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Apache configuration notes March 25, 2011

Posted by Tournas Dimitrios in Uncategorized.

This article will list some configurations on the Apache server for every day use . You can use .htaccess files to control a wide variety of webserver behavior. The .htaccess file will affect all subdirectories below the one in which the .htaccess file resides.

  • Stop people from getting directory listings when I dont have an index page:
    If a URL which maps to a directory is requested, and the there is no DirectoryIndex (e.g., index.html) in that directory, then the server by default will return a formatted listing of the contents of that directory.To turn these directory listings off, simply add to (or create) an .htaccess file in the directory you want to protect and insert:
    Options  -Indexes
  • Show a default page other than index.html:
    The DirectoryIndex directive controls what page will be shown when a client asks for a directory in their browser.By default, DirectoryIndex directive is usually set to:
    DirectoryIndex  index.html index.htm default.htm index.php
    Apache will look for each of the above files, in order, and serve the first one it finds when a visitor requests just a directory. If the webserver finds no files in the current directory that match names in the DirectoryIndex directive, then a directory listing will be displayed to the browser, showing all files in the current directory( If you don’t want that to happen see previous how-to) .
    If you want to change your own DirectoryIndex to either add a different filename, shorten the list, or change the order of the list, just create a file named .htaccess in the directory where you want this behavior to occur. Inside the .htaccess file, put a single line beginning with DirectoryIndex followed by the list of filenames that you want Apache to serve first when a directory has been requested, like so:
    DirectoryIndex  index.phtml  start.html
    The above directive must be all on a single line in the .htaccess file. If you capitalize or change the case of any of your filenames, then they won’t match if they are not capitalized the same way in the DirectoryIndex directive. “INDEX.HTML” is not the same as “index.html” .If you have capitalized any of the filenames of your webpages, then you either need to rename them all lowercase, or you should create your own custom DirectoryIndex directive as described above, using whatever filename capitalization you want.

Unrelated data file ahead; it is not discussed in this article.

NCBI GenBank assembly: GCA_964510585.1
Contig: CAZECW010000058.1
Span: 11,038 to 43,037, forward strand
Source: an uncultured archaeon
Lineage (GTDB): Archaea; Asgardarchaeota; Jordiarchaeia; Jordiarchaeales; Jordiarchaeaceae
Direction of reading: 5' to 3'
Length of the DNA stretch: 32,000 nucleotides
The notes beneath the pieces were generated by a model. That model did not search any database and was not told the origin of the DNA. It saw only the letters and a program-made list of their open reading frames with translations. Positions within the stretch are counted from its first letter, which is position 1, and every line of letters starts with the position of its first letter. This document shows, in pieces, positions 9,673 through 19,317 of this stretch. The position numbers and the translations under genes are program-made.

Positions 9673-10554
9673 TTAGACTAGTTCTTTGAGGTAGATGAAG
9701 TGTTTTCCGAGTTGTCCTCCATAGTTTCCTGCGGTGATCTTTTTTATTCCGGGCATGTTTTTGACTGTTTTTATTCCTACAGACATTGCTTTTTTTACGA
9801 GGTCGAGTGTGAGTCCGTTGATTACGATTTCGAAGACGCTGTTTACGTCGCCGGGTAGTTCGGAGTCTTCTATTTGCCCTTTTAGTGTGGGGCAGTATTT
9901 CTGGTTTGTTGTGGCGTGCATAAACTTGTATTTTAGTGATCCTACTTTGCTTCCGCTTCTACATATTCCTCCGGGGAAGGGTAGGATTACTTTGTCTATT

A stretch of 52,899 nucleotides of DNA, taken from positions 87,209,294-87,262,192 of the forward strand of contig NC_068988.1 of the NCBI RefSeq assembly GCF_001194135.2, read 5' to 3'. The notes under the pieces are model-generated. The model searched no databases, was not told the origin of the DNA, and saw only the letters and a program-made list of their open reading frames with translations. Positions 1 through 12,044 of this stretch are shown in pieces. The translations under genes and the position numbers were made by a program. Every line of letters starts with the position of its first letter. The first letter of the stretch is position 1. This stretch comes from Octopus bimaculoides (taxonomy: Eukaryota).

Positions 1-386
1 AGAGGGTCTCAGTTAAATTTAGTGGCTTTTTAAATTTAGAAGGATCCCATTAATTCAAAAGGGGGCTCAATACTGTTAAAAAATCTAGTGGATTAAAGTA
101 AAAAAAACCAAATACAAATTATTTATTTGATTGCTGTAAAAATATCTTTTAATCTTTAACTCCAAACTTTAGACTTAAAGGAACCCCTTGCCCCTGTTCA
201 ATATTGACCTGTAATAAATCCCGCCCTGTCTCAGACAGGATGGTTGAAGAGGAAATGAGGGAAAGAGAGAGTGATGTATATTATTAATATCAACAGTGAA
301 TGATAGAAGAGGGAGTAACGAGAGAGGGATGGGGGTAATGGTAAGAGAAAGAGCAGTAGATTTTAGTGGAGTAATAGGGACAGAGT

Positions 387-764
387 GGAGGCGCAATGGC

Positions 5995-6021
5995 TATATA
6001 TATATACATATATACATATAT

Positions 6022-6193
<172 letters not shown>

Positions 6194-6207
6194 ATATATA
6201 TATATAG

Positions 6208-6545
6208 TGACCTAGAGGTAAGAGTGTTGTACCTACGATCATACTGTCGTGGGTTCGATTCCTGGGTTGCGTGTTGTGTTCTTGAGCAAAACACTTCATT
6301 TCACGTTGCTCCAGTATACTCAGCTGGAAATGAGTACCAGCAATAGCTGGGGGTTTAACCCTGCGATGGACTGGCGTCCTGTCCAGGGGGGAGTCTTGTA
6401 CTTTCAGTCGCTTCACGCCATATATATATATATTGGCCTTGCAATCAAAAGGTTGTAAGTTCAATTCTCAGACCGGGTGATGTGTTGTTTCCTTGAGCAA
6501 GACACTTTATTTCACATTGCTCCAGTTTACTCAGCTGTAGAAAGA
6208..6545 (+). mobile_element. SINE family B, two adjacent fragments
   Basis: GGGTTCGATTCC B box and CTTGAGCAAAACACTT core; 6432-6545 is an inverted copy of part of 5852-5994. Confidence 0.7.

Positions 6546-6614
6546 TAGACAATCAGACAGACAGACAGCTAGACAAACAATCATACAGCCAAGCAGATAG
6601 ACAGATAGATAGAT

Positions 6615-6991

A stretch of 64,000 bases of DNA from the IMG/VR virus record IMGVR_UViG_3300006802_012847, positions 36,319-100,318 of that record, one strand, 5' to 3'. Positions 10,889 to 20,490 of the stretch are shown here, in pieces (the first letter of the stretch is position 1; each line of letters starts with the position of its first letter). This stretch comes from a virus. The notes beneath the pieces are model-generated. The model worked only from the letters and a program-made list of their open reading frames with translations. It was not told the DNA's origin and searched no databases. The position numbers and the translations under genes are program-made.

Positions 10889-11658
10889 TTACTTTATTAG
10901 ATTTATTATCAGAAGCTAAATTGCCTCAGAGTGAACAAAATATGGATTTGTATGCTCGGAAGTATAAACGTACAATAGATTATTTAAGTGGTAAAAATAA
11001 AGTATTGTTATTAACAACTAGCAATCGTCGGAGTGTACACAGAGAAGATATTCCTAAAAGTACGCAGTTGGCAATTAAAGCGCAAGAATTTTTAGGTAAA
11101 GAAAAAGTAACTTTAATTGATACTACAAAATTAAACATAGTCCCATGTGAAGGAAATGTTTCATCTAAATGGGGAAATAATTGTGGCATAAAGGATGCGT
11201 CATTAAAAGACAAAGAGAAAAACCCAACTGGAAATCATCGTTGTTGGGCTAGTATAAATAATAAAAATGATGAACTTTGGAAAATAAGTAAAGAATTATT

Please read the Apache documentation on DirectoryIndex
  • Block certain IP addresses from seeing your website :
    You can block certain IP addresses from accessing your site by using a Deny directive in an .htaccess file. For example, if you put the following .htaccess file in a directory, then it would operate on all directories beneath it:
    Deny from
    Deny From 192.168.55
    The 1st Deny directive would block the exact IP address The 2nd Deny directive would block all IP addresses fitting the pattern 192.168.55, including,,, etc.
  • Stop other websites from using your bandwidth while they steal images, flash, etc. from my site :
    It is possible for other websites to serve your content to their visitors by linking to your objects from their webpages. For example, http://www.badsite.com might have some html on their site like  <img src=”http://yoursite.com/img.gif” alt=”” /> .This type of bandwidth theft can happen with any media type (zip, pdf, swf, wav, mov, mp3, etc.), not just images. Use the following mod_rewrite rules in .htaccess file :
    RewriteEngine On
    RewriteCond %{HTTP_REFERER} !^$
    RewriteCond %{HTTP_REFERER} !^http://yoursite.com [NC]
    RewriteCond %{HTTP_REFERER} !^http://www.yoursite.com [NC]
    RewriteRule .*.(gif|jpg|swf|png)$ – [NC,F]
  • Make apache recognize different MIME types :
    You use one or more AddType directives in an .htaccess file located in or above the directory where you want the new types to be recognized.
    AddType text/html .html
    AddType image/gif .gif
    The AddType directive is fully documented at http://httpd.apache.org/docs/mod/mod_mime.html#addtype
  • Protecting a directory with mod_auth_mysql
  • Deny web access to a particular file :
    If you have a file underneath your DocumentRoot (accessible to a browser) that you do not want anyone to be able to view in a browser, you can block access to it with a “Files ” directive
    <Files ~ “^somefile\.ext”>
    Order allow,deny
    Deny from all


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